merits, it is allowing the modernization to continue. The people
of the world are under an illusion that the nuclear weapons
problem has gone away when, in fact, it is still with us. That
illusion is helping to maintain nuclear weapons as a cornerstone
of the military doctrine.
No one is talking about unilateral nuclear disarmament. Of
course it must be done comprehensively and with an intrusive
inspection system under an international verification system.
Such things do exist.
The Intermediate Nuclear Forces Treaty, which eliminated all
mid-range nuclear weapons between Russia and the United
States, has intrusive verification by which inspectors from each
country go into the other country to conduct verification.
This comes back to political will. It is not technicalities or an
absence of technical knowledge that prevents us from moving on
this issue of critical dimensions for all humanity. Rather, it is the
political will of the states concerned, which brings us right back
to the new agenda coalition resolution on which Canada
abstained. When we can get Canada to vote for such a resolution,
we will be upholding Canadian values and telling the leaders of
the nuclear weapons states that we have to move into a new
century and a new millennium shorn of nuclear weapons,
because they are too dangerous for the world.
The Hon. the Speaker: If no other honourable senator wishes
to speak, I will proceed with the question.
Is it your pleasure, honourable senators, to adopt the motion?
Motion agreed to and bill, as amended, read third time and
Controlled Drugs and Substances Act
Corrections and Conditional Release Act
Hon. Wilfred P. Moore moved second reading of Bill C-51,
to amend the Criminal Code, the Controlled Drugs and
Substances Act and the Corrections and Conditional Release Act.
He said: Honourable senators, I rise today to speak on the
motion for second reading of Bill C-51, an omnibus bill
amending the Criminal Code, the Corrections and Conditional
Release Act and the Controlled Drugs and Substances Act. These
amendments are not extensive or complex enough to warrant
stand-alone legislation, but some of them make significant policy
changes, and I should like to draw the attention of honourable
senators to some of the more important elements of the bill.
After some consideration, the government has decided to
propose that section 227 of the Criminal Code, the "year and a
day" rule, be repealed. This rule, which codifies ancient common
law, blocks prosecution for causing death where more than a year
and a day elapses between the last act of the accused and the
death of the victim.
In earlier times, this rule set a time limit on jeopardy for
homicide offences and avoided some difficult forensic problems
proving factual causation. In modern times, advances in science
make it easier to establish whether or not death was caused by
the accused, even where death is delayed or where there are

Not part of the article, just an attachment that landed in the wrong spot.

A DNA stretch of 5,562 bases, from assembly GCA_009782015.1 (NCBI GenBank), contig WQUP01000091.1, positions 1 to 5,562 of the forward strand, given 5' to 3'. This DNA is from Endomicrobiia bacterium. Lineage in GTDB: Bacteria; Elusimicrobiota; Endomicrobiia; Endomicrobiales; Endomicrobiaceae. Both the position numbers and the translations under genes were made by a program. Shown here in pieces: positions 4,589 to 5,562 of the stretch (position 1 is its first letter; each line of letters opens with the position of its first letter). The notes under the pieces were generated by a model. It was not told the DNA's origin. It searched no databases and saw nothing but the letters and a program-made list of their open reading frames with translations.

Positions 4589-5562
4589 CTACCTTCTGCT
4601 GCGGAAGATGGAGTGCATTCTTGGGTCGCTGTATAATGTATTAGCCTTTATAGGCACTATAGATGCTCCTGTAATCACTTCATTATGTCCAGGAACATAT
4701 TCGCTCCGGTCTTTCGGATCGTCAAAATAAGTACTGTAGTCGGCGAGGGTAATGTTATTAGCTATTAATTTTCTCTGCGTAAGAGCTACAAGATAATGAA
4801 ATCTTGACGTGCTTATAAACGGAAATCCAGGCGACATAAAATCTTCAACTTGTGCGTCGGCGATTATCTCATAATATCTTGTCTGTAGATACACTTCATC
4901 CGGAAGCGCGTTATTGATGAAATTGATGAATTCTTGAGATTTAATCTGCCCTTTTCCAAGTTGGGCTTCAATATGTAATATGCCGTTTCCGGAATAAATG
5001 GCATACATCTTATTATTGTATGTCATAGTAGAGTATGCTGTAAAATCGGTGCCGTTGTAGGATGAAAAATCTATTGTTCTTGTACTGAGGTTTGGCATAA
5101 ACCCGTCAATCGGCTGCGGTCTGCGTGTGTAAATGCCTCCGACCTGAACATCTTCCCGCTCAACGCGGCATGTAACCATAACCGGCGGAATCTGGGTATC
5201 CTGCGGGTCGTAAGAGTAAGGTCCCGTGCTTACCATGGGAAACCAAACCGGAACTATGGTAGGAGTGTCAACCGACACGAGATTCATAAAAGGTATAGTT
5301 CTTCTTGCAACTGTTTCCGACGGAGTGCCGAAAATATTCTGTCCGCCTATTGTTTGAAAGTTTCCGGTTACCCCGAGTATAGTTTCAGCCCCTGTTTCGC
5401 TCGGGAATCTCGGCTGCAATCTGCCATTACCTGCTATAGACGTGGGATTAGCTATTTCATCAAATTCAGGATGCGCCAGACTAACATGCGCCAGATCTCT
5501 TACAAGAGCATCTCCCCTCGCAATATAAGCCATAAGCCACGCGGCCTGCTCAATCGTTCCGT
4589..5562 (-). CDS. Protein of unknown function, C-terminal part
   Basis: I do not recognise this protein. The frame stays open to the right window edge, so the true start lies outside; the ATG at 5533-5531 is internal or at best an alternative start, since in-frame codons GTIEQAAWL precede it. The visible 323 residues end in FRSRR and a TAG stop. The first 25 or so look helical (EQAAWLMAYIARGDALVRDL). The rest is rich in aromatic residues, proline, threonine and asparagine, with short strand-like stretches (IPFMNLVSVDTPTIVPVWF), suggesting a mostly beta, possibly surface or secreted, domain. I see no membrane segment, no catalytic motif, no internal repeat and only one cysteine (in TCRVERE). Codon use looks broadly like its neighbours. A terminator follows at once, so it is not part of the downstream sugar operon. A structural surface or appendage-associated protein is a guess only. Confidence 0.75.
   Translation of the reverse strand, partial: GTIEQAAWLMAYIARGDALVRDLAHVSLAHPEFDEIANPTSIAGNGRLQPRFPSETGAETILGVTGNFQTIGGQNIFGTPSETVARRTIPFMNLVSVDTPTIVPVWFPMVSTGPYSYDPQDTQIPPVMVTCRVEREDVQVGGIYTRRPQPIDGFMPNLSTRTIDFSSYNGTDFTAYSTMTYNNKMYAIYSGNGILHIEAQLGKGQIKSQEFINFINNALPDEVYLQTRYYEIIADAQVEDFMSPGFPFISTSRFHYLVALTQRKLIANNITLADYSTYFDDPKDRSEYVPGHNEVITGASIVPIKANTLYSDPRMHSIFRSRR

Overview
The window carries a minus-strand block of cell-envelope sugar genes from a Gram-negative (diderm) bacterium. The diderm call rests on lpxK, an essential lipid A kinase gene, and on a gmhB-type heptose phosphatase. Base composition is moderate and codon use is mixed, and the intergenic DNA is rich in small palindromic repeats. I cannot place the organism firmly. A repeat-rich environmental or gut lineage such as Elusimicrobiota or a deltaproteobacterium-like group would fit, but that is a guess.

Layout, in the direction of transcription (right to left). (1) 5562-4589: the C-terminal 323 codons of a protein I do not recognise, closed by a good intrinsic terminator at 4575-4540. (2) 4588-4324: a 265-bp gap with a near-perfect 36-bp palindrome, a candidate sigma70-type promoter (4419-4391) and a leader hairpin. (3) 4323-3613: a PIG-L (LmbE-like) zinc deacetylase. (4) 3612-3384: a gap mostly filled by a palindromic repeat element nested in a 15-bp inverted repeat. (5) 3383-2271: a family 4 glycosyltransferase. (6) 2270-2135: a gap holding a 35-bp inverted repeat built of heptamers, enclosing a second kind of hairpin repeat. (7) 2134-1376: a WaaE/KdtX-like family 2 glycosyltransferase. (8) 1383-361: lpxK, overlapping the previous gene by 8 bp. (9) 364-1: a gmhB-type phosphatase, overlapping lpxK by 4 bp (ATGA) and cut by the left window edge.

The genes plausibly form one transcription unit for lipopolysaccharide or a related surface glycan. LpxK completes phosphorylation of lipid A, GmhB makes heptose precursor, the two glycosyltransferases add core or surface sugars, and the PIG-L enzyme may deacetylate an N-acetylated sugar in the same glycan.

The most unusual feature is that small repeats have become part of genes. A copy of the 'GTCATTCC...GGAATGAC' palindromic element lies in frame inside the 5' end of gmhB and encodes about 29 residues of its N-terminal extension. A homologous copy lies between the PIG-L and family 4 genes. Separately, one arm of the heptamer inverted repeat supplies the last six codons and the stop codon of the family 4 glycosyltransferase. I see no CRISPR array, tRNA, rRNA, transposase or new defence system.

The rule has been attacked in recent years. It blocks
prosecutions for homicide, criminal negligence causing death,
impaired driving causing death, and similar offences, forcing the
Crown to proceed on a lesser charge even where causation could
be proved. Modern medicine has also increased the number of
possible cases by increasing the survival times of victims who
later die of their injuries.
As a result of the criticisms and its own examination of the
issues involved, the government now proposes, in this bill, to
repeal the codification of the rule. The common law rule was
revoked by the enactment of section 227 in the Criminal Code
and, under the Interpretation Act, it will not be revived by
The net effect will be that offences which involve the death of
the victim will be subject to the same rules as any other offence.
They can be prosecuted on the same basis whether the victim
dies immediately upon commission of the offence or at an
extended time afterward.
The principles for proving the causation of death are already
the subject of appellate case law and this will now apply to all
cases, not only those where the victim dies within a year and a
day. No amendment to these rules was necessary.
The Supreme Court of Canada has said that any act which
makes more than a minimal or negligible contribution to death
incurs liability for the actor. If the act or omission that makes
such a contribution is itself a crime, the accused will now be
liable regardless of when the act or omission took place.
Another significant series of amendments in this legislation
will make adjustments to the rules governing conditional
sentences under the Criminal Code. These were created by
legislation which took effect in late 1996. Cases on which
conditional sentences are appropriate and how they should be
applied are now pending before the Supreme Court of Canada.
The government intends to wait until the court has ruled on a
series of issues before considering any major changes to the
regime, but one problem was identified which both requires and
permits earlier legislative changes to address, and this is dealt
with in Bill C-51.
At present, where a conditional sentence is breached, a hearing
must be held within a certain time after a summons or arrest
warrant is issued, and the jurisdiction of the court which will hear
the matter is extinguished when the sentence is completed. The